Q. What inspired you to pursue music as a career?
A. Some wonderful teachers who were very patient, and my parents, who thankfully were very persistent. Making the jump from a very small Iowa town to Interlochen Arts Academy for my last two years of high school marked the first time I actually thought that it could lead to a full-time profession. I’m still thinking it might.
Q. What do you like about the Chicago Philharmonic’s ensemble approach in creating music?
A. There’s an incredible diversity of musical experience that the members bring to each rehearsal and concert. Symphony and Opera performers, chamber musicians, music teachers, and those remarkable “all of the above” freelancers combine to create some truly breathtaking artistic events. I personally enjoy the flexible seating in the string sections; as a violin/viola “switch hitter” I’ve been lucky enough to share a stand with a couple dozen of my fine colleagues over the years.
Q. What new endeavors would you like to see the Chicago Philharmonic pursue in the future?
A. We’re on the right track; we’re expanding our artistic footprint into different realms, but at a deliberate enough pace so the quality doesn’t become diluted. There’s a vibrant but small fan base for music written in the last half-century, and if there are ways to further reach those audiences that are financially feasible, I’d love to see more concerts of recent music. For reference, “Rite of Spring” is 100 years old now, “Carmina Burana” is 75, and Shostakovitch’s 10th Symphony is 60.Tempus fugit!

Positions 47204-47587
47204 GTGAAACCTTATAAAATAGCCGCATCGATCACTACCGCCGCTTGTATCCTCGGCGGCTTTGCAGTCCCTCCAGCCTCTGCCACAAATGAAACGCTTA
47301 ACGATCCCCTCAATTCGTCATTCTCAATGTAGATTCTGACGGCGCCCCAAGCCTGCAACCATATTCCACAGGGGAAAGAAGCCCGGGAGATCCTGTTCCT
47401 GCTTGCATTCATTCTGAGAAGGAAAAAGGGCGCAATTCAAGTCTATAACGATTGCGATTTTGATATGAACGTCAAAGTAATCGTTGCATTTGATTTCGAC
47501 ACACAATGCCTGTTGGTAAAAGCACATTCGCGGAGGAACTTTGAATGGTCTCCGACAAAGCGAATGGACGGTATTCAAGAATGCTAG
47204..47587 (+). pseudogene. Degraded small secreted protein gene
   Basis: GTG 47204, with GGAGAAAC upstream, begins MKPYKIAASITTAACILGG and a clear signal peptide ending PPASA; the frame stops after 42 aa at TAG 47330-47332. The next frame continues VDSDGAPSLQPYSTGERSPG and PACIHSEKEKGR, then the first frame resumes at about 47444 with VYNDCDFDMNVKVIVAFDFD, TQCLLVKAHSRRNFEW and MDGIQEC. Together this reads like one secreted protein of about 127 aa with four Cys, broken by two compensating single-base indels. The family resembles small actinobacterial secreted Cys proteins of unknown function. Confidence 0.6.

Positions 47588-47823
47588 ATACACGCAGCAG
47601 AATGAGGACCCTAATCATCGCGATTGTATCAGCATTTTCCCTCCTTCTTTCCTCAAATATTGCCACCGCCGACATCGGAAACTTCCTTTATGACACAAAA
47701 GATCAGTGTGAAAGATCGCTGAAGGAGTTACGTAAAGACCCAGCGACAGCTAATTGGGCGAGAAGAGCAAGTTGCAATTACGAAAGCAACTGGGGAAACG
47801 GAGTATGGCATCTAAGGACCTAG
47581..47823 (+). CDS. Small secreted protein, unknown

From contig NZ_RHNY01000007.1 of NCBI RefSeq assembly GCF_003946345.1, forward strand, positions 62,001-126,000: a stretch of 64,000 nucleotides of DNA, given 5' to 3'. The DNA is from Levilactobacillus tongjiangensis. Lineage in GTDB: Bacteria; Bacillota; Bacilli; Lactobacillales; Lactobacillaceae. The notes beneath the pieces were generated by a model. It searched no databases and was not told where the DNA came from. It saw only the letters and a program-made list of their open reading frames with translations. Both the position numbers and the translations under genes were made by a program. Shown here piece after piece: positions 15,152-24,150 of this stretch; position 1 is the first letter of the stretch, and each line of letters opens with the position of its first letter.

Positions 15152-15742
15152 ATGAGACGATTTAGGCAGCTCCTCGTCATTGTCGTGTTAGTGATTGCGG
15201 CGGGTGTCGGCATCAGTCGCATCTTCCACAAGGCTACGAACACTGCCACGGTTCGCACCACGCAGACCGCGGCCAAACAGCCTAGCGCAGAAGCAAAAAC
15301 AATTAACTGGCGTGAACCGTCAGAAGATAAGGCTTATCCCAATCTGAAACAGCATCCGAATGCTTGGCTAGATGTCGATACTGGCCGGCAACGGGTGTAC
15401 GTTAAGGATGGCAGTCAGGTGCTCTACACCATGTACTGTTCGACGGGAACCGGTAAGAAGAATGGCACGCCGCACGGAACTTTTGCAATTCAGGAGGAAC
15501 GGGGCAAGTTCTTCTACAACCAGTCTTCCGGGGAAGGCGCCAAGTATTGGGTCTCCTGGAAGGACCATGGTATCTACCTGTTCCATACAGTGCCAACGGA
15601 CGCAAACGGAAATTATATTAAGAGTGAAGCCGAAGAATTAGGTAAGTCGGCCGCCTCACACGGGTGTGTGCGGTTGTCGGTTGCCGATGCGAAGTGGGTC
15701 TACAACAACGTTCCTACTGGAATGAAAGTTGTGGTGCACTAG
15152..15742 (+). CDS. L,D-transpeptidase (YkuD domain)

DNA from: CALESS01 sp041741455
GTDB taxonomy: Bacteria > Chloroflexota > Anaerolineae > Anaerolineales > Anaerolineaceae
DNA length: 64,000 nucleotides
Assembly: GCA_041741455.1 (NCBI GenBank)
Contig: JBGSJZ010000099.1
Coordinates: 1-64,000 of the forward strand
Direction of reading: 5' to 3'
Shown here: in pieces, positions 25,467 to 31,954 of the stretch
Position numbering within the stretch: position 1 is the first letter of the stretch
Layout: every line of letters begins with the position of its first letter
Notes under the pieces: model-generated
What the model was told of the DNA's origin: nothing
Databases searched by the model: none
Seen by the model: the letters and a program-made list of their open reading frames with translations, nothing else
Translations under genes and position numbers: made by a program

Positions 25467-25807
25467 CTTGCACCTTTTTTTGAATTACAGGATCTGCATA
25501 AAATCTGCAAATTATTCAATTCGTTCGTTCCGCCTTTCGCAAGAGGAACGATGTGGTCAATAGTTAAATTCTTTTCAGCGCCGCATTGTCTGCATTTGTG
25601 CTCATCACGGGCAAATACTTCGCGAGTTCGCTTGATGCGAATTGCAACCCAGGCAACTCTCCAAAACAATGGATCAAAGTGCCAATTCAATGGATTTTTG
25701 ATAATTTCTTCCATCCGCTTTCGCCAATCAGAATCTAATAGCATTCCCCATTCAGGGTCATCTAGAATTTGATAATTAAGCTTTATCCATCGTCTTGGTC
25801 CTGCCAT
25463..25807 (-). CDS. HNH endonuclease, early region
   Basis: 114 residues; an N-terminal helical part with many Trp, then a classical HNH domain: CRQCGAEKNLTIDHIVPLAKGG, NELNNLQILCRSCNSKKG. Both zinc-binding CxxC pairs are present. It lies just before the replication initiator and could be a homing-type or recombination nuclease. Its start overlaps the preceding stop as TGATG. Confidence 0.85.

Q. What are you reading at the moment?
A. I’m a terribly distracted reader. I have a lovely stack of really good books by my bedside, most of which I started and hope someday to complete. Ed Moore’s The Supremes at Earl’s All-You-Can-Eat is currently on top of that stack. I hope there’s something to the whole osmosis theory.
Q. What favorite music are you listening to?
A. I study classical music, but for most casual listening while relaxing or driving, I rely on a fairly eclectic mix of streaming services and radio stations worldwide. (Right now NRK Jazz [Norway] is spinning “Weaver of Dreams” with Freddie Hubbard and the McCoy Tyner Trio. Nice.) My Pandora feeds include old violin swing, Chicagoland blues, Mass Choir gospel, and in moderate doses, Cajun Zydeco and traditional Dixieland. If I listed every jazz singer and pianist I enjoy this paragraph would become burdensome, so I’ll settle for Shirley Horn, Jimmy Scott, Oscar Peterson, and Michel Petrucciani. I also have an inexplicable fondness for the sound of the Hammond B3 organ.
Q. What do you like to do as a hobby?
A. Nothing is as enjoyable and challenging as watching my two kids (13 & 9) grow. When they’re occupied, I dabble in computers, maintaining a few web sites. I’m fairly good with a Frisbee as well. I also do the New York Times crossword puzzles most Mondays through Wednesdays, and occasionally later in the week if I’ve had enough coffee.